A vast, and ever increasing, body of research continues to investigate the nature and complexity of ocean-atmosphere interactions (Webster, 1994; Kurtz et al., 2011). These studies have developed detailed monitoring networks of present-day changes. Perhaps the largest of these networks is the National Oceanic and Atmospheric Administration. Many studies also use palaeo records and computer models to assess long-term variability of ocean-atmospheric cycles during Earth’s history (Bush and Philander, 1998; Divine et al., 2010; Rahmstorf, 2002). Together, using what we understand about past and present events, these approaches are used to help predict future ocean-atmosphere dynamics under projected climate scenarios (Collins et al., 2010).

 

Oceans and their role in climate

Oceans cover 71% of the Earth’s surface and are able to absorb twice as much solar energy as the atmosphere and land combined. The strong ocean currents within them act as a ‘conveyor belt’ of water and energy, distributing heat and moisture around the globe. Solar radiation heats the ocean waters which are then transported by currents around the world – in fact, oceans move a similar amount of energy around the Earth as the atmosphere does. This conveyor belt is termed the global thermohaline circulation (Figure 1) and is driven by a combination of: heat, density, tides, wind, and salinity. These currents can have important atmospheric and biospheric implications.

 

Figure 1: The global thermohaline ocean circulation, controlled by heat (“thermo”) and salt (“haline”). Warm currents (orange) are found on the surface, while cold currents (blue) sink and travel through the deep ocean.

 

For example, the North Atlantic Drift current, which originates in the Caribbean, transfers warm water across to the north east Atlantic. This current maintains a temperate climate in Britain (data from the UK Met Office indicates that in 2012 the mean annual temperature was 8.8°C), despite the fact that Britain is situated at the same latitude as Newfoundland in Canada, which has an average annual temperature of 0.5°C. The warm North Atlantic Drift current reaches the colder, higher latitudes, cools, sinks within the oceanic water column, and is returned south by the great conveyor system (Figure 1). There are many of these warm-cold and cold-warm conveyors operating across the Earth’s oceans at any given time, and all are in some way, interlinked.

 

Research suggests that changes in climate will impact the ocean conveyor system and may lead to adjustments, or the complete shutdown, of certain currents. Under one scenario, the melting of the Greenland Ice Sheet will introduce large quantities of cold, freshwater (Greenland contains enough water in its solid, frozen, state to raise global sea level by 7m – Ice2Sea) into the North Atlantic. This will dilute the warm, saline waters of the North Atlantic Drift current and weaken its insulating effect on the British Isles.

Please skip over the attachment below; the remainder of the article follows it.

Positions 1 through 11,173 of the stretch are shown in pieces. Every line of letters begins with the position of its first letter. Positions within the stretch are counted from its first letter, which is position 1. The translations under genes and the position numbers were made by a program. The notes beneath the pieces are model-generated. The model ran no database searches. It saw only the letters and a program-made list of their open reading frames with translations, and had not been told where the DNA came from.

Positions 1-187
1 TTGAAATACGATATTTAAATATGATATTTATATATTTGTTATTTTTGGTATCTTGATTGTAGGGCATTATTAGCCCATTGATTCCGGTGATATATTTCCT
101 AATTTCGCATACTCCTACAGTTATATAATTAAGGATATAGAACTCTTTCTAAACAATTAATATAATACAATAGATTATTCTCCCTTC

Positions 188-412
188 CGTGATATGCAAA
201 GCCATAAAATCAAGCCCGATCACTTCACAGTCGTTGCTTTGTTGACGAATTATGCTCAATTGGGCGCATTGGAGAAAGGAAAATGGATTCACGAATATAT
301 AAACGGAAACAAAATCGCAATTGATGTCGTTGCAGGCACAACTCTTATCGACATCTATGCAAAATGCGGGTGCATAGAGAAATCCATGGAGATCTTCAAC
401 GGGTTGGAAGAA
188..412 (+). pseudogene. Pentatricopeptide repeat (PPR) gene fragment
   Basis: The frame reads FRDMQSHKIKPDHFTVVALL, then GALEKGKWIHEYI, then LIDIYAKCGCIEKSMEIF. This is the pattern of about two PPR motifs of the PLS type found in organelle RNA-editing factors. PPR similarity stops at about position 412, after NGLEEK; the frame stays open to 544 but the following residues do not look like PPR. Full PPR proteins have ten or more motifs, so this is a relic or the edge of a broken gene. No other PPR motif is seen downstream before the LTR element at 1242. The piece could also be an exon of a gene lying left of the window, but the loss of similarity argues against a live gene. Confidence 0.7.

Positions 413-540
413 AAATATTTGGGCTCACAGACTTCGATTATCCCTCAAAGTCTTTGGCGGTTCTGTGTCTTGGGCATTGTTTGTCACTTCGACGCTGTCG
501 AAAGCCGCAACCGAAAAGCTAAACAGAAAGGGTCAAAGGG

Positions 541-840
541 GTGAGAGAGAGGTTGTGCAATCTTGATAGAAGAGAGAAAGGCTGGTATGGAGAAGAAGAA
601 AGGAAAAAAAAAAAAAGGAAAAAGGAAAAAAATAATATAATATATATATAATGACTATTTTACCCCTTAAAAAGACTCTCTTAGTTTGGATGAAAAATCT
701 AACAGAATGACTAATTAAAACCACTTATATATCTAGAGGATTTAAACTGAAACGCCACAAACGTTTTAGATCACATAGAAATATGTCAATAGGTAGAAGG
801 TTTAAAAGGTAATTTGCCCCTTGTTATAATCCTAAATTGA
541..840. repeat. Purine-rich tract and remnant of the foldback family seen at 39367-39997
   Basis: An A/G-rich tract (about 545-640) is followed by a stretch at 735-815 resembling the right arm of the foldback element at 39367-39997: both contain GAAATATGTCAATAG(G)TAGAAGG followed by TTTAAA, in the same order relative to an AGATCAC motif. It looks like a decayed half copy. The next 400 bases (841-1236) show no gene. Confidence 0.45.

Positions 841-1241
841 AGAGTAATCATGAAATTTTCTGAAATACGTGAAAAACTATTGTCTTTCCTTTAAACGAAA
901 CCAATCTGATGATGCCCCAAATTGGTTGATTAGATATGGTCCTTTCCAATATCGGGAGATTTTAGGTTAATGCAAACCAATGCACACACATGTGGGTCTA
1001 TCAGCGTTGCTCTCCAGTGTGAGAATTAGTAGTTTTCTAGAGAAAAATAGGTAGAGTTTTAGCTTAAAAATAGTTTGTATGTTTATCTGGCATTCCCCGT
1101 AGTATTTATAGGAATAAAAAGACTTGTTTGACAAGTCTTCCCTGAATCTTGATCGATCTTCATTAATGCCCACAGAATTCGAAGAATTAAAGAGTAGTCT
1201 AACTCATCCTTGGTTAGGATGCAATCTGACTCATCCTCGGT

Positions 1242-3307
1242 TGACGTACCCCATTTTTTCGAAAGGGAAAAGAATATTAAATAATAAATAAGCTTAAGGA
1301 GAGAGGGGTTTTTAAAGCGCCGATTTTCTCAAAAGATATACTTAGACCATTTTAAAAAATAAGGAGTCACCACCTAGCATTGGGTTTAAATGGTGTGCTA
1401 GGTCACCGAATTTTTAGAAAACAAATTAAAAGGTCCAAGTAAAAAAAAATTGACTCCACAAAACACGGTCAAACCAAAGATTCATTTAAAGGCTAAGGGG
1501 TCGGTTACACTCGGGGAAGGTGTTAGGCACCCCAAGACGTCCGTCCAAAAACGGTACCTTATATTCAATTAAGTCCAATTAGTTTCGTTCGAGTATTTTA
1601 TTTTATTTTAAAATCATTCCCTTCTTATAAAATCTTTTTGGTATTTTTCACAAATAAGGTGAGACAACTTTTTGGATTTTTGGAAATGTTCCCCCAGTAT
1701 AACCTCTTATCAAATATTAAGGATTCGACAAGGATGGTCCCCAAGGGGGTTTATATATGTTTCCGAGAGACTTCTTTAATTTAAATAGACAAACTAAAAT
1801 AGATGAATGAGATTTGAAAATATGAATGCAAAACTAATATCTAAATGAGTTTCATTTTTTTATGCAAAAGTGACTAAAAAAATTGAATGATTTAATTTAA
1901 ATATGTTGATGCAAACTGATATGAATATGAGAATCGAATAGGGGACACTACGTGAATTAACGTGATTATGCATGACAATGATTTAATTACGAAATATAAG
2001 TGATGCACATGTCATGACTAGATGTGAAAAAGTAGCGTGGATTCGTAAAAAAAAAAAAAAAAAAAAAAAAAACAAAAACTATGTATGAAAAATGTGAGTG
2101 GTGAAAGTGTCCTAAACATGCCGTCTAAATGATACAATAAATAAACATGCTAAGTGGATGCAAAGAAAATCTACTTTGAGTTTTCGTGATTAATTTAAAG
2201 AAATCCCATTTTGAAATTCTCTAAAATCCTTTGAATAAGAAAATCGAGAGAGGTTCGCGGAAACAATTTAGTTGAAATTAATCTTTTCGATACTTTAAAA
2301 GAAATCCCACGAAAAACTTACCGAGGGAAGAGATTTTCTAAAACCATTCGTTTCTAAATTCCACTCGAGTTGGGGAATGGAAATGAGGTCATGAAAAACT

Atmosphere and its role in climate

Like the ocean, the atmosphere also transfers heat energy and moisture across the Earth. Incoming solar radiation (insolation) is redistributed from areas in which there is a surplus of heat (the equator) to areas where there is a heat deficit (the North and South Pole). This is achieved through a series of atmospheric cells: the Hadley cell, the Ferrel cell and the Polar cell (Figure 2). These operate in a similar way to, and indeed interact with, the ocean conveyor. For example, as the oceans at low latitudes are heated, water evaporates and is transported poleward as water vapour. This warm air eventually cools and subsides. Changes in temperature and CO2 concentrations can lead to: changes in the size of atmospheric cells (in particular, the Hadley cell is susceptible to these alterations); warming in the troposphere; and disproportionately strong warming in Arctic regions. The strong interactions between ocean and atmospheric dynamics, and the significant feedback mechanisms between them, mean that climate researchers must consider these Earth components as interlinked systems. The necessity to assess ocean-atmospheric changes at the global scale has implications for the way in which research is conducted. It is only by integrating palaeo evidence of past changes, with present day monitoring, and projected models, that we can begin to understand such a complex system.

 

Figure 2: Atmospheric cells. 3 types of cell envelope the Earth in bands from the poles to the equator; the Polar Cell, Ferrel Cell and Hadley Cell. The cells transport heat around the planet and, together with the spin of the Earth (the Coriolis Effect), create the dominant surface winds.